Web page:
Exercise programmes may reduce some ankylosing spondylitis symptoms says review of the evidence
Do exercise programmes actually help people with ankylosing spondylitis, experts asked in a Cochrane review of the evidence.
The panel looked at 14 trials of 1,579 adults with ankylosing spondylitis that compared exercise therapy programmes with no intervention or usual care.
The most frequently used exercises were those designed to help improve strength, flexibility, stretching and breathing. Most exercise programmes were delivered along with drug therapy or a biological agent.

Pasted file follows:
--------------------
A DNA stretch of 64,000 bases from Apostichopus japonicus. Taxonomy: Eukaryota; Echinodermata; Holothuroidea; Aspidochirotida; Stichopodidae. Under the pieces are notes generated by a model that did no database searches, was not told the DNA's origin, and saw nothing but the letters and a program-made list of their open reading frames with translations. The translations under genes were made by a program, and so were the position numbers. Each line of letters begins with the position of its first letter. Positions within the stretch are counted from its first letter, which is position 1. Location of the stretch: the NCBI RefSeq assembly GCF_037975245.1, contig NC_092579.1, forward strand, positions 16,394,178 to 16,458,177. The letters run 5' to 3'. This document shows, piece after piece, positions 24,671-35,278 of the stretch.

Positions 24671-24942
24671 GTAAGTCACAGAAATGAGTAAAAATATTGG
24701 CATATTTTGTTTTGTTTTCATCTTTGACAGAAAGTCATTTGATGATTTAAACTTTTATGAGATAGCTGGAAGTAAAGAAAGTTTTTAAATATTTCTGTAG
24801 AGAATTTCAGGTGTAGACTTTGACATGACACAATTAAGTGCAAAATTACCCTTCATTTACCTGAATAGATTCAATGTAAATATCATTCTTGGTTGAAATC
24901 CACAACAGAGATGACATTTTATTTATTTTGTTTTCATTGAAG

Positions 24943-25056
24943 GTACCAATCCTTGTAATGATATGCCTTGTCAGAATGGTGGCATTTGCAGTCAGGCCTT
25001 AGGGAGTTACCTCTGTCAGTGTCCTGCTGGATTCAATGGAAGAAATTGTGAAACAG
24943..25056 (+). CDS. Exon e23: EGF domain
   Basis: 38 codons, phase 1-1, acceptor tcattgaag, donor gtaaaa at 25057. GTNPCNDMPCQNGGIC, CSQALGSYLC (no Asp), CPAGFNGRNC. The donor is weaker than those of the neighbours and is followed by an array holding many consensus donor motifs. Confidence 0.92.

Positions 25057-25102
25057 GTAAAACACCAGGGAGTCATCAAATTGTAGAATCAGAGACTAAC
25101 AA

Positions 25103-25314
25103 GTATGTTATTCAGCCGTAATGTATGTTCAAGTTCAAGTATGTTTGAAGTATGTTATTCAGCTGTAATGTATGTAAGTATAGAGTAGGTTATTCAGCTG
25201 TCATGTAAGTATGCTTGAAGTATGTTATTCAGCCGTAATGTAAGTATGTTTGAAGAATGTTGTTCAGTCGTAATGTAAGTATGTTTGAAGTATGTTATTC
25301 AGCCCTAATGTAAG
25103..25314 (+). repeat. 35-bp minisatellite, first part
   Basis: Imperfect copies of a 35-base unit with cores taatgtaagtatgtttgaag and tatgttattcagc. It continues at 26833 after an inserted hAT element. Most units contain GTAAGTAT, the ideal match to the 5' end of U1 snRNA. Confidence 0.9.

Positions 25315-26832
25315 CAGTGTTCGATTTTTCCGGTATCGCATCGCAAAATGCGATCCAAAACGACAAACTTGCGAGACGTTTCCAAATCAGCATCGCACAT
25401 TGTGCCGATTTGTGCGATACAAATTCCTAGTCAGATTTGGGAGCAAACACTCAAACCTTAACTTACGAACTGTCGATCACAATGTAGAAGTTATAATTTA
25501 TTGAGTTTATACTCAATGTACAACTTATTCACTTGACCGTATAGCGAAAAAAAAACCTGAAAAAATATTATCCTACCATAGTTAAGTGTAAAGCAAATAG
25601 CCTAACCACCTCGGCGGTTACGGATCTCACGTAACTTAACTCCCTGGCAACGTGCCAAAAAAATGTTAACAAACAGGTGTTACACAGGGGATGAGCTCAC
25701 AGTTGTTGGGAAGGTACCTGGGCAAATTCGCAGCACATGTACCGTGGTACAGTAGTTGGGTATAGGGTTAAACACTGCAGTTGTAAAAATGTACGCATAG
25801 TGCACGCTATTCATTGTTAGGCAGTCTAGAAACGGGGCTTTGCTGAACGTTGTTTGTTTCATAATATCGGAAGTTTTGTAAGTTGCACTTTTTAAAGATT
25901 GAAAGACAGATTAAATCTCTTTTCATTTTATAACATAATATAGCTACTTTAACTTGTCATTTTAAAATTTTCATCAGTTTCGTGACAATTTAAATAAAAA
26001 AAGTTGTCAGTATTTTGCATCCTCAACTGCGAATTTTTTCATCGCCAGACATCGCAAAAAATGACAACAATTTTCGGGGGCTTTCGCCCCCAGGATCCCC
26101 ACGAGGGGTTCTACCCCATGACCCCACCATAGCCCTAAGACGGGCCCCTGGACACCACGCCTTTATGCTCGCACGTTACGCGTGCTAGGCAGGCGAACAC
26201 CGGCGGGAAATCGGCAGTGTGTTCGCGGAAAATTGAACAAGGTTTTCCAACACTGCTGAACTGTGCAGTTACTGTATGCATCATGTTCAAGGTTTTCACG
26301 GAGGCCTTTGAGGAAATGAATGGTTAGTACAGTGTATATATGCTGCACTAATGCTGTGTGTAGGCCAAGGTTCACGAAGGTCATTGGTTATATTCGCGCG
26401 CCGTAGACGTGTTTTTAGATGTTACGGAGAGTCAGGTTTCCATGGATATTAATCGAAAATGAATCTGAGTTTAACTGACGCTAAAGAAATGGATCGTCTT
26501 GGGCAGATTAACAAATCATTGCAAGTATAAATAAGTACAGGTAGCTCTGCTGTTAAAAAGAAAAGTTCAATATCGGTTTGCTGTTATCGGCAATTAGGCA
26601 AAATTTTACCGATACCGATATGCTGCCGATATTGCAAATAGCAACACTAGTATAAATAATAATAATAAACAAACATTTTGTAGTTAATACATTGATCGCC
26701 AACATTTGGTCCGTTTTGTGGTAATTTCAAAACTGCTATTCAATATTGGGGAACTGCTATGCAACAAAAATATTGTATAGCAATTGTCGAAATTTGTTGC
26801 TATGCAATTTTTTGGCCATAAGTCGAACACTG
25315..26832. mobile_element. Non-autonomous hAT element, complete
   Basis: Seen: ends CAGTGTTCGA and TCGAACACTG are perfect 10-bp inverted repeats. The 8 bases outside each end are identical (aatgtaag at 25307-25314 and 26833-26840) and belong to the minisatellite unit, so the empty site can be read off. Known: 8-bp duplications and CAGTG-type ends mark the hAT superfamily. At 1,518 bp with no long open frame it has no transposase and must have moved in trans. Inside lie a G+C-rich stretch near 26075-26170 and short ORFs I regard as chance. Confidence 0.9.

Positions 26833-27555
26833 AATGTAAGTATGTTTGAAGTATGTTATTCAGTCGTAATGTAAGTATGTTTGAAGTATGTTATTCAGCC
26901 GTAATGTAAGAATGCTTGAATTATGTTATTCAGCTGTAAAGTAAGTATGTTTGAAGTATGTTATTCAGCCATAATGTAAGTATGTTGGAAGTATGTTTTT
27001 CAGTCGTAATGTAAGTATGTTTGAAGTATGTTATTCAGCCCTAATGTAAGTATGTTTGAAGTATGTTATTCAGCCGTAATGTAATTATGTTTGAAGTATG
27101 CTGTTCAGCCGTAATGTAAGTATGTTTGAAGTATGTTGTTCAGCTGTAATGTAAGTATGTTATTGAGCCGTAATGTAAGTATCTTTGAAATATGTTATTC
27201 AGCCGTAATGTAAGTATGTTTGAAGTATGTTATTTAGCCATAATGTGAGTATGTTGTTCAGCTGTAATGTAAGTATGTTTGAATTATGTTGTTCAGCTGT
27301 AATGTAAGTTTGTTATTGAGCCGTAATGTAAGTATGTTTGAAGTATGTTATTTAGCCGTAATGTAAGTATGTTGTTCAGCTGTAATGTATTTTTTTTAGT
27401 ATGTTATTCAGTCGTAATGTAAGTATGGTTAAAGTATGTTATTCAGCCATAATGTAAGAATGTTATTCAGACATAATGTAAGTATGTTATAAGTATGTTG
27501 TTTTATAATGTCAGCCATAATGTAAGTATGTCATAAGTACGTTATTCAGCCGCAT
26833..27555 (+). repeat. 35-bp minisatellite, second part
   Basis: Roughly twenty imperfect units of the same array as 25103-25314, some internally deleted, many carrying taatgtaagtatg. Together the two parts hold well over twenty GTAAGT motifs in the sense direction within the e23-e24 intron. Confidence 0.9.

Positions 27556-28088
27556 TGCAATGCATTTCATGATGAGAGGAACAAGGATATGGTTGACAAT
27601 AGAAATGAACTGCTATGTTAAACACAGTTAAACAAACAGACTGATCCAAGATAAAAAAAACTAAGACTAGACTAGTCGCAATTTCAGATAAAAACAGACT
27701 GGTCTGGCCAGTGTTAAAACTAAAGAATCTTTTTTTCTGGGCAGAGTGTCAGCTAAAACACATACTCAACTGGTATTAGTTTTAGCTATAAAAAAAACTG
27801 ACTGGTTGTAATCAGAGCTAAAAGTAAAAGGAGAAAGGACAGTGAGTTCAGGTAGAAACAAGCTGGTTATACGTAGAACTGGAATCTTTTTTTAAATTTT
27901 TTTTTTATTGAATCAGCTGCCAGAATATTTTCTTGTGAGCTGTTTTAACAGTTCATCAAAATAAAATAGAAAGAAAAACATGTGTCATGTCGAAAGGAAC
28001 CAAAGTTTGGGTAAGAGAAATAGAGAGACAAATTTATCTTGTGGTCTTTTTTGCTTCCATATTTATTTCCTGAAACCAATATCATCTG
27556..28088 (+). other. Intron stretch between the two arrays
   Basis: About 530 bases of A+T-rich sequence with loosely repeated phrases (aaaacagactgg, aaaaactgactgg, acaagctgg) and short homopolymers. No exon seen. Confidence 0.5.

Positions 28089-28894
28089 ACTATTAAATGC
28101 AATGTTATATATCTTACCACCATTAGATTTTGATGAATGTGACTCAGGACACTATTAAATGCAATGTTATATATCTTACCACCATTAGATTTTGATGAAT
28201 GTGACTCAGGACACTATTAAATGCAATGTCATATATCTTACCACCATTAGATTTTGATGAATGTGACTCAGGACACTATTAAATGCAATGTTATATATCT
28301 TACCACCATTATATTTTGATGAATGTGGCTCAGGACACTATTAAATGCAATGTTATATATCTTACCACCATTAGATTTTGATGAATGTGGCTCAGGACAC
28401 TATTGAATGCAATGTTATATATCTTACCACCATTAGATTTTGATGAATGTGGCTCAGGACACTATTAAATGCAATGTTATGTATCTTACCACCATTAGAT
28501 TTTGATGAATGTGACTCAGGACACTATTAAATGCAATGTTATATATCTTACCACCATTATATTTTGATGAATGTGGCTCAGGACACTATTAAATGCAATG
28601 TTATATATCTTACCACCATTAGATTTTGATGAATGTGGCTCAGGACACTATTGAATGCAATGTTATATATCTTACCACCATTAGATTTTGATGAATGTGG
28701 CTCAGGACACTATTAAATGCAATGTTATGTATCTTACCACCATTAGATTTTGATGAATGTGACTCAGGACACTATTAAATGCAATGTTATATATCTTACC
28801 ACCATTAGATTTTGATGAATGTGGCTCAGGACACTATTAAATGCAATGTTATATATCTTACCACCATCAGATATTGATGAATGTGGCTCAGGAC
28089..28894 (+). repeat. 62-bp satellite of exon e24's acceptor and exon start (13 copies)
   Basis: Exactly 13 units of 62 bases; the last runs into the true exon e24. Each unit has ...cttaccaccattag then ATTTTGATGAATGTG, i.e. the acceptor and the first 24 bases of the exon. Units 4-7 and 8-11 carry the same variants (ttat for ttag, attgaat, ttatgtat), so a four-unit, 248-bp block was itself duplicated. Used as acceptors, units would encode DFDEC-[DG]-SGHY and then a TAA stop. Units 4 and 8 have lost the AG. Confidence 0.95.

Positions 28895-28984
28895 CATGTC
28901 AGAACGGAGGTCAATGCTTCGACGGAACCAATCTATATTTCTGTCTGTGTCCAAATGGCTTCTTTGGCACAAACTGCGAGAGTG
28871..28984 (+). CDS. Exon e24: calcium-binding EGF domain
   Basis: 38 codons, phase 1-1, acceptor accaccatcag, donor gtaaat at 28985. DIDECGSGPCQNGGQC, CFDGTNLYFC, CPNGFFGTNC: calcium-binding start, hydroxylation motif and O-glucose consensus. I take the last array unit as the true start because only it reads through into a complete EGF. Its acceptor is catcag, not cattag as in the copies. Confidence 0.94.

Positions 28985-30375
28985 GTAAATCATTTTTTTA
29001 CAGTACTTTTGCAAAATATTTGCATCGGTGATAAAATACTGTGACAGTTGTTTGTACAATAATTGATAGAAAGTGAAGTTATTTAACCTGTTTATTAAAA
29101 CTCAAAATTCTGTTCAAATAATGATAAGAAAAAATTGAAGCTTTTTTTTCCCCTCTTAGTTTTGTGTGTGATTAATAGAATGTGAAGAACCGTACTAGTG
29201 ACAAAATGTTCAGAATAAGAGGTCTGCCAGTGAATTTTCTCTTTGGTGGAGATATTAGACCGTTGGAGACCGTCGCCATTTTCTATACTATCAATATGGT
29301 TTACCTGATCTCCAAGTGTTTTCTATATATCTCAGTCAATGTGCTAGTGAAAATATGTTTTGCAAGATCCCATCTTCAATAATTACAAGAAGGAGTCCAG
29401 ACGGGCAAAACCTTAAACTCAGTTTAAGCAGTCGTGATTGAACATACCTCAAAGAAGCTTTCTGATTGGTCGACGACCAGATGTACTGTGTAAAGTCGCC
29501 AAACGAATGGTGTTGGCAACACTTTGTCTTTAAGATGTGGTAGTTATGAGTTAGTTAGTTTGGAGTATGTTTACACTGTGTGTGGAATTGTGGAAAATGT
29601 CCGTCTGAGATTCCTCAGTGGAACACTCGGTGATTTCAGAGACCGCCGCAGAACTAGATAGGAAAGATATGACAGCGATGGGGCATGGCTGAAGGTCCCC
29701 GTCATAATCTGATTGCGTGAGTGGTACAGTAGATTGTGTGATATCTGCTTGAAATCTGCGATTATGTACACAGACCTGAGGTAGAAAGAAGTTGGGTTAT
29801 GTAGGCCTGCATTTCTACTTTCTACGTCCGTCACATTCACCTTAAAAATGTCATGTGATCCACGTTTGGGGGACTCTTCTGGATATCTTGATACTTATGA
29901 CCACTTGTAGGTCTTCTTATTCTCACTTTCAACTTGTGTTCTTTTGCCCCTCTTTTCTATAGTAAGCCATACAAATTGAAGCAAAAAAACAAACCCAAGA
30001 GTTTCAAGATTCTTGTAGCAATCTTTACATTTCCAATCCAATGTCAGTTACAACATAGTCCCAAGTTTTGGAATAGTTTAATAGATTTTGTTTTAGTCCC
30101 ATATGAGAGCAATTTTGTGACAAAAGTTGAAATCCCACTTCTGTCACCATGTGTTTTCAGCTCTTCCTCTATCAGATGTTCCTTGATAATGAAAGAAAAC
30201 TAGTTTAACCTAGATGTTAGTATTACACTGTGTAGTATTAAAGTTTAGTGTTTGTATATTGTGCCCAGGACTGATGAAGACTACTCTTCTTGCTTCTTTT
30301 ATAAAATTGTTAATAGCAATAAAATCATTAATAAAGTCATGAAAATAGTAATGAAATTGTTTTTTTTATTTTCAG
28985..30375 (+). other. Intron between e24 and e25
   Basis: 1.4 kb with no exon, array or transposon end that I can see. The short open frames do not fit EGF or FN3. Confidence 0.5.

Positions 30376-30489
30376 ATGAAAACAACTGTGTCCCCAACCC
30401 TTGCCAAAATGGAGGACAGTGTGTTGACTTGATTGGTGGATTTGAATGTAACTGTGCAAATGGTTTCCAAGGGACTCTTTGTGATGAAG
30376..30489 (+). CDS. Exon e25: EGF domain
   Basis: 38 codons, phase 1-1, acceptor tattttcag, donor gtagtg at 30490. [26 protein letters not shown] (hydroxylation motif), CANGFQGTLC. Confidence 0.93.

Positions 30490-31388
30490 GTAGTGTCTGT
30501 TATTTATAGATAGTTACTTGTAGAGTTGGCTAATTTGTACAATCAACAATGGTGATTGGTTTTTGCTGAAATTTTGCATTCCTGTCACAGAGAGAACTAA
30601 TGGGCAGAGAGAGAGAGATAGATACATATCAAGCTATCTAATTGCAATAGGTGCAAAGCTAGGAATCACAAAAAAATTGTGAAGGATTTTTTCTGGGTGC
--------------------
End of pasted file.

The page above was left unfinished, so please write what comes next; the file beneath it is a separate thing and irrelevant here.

When compared with no exercise, there was some evidence that exercise programmes improve function, may reduce pain and slightly reduce global patient assessment of disease activity.
But compared with usual care, there was evidence that exercise programmes probably have little or no effect on improving function or reducing pain and may have little or no effect on reducing patient assessment of disease activity.
After looking at the research, the authors remained unsure if exercise programmes improve spinal mobility, reduce fatigue or induce adverse effects.
The bottom line? Exercise programmes appear to be better than nothing in terms of reducing pain and improving function, but no better than usual care.
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